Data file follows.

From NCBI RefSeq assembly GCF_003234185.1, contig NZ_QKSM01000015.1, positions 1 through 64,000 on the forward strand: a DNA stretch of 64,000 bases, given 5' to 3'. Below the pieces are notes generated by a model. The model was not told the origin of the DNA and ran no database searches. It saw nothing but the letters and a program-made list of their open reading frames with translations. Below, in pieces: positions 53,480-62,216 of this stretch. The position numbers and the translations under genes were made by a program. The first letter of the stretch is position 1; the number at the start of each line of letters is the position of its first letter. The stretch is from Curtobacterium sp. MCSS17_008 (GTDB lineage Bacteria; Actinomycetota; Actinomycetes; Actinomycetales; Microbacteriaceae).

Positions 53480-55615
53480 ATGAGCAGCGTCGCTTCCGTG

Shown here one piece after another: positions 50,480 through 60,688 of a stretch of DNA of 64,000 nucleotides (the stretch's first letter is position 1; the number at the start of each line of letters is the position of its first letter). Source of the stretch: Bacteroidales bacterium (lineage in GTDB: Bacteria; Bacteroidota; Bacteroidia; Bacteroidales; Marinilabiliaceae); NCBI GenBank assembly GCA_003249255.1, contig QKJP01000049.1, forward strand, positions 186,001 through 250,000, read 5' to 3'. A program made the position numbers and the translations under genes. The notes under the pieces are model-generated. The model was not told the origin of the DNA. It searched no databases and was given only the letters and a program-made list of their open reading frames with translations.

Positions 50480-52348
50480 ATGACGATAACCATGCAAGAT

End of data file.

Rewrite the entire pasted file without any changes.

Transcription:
From NCBI RefSeq assembly GCF_003234185.1, contig NZ_QKSM01000015.1, positions 1 through 64,000 on the forward strand: a DNA stretch of 64,000 bases, given 5' to 3'. Below the pieces are notes generated by a model. The model was not told the origin of the DNA and ran no database searches. It saw nothing but the letters and a program-made list of their open reading frames with translations. Below, in pieces: positions 53,480-62,216 of this stretch. The position numbers and the translations under genes were made by a program. The first letter of the stretch is position 1; the number at the start of each line of letters is the position of its first letter. The stretch is from Curtobacterium sp. MCSS17_008 (GTDB lineage Bacteria; Actinomycetota; Actinomycetes; Actinomycetales; Microbacteriaceae).

Positions 53480-55615
53480 ATGAGCAGCGTCGCTTCCGTG

Shown here one piece after another: positions 50,480 through 60,688 of a stretch of DNA of 64,000 nucleotides (the stretch's first letter is position 1; the number at the start of each line of letters is the position of its first letter). Source of the stretch: Bacteroidales bacterium (lineage in GTDB: Bacteria; Bacteroidota; Bacteroidia; Bacteroidales; Marinilabiliaceae); NCBI GenBank assembly GCA_003249255.1, contig QKJP01000049.1, forward strand, positions 186,001 through 250,000, read 5' to 3'. A program made the position numbers and the translations under genes. The notes under the pieces are model-generated. The model was not told the origin of the DNA. It searched no databases and was given only the letters and a program-made list of their open reading frames with translations.

Positions 50480-52348
50480 ATGACGATAACCATGCAAGAT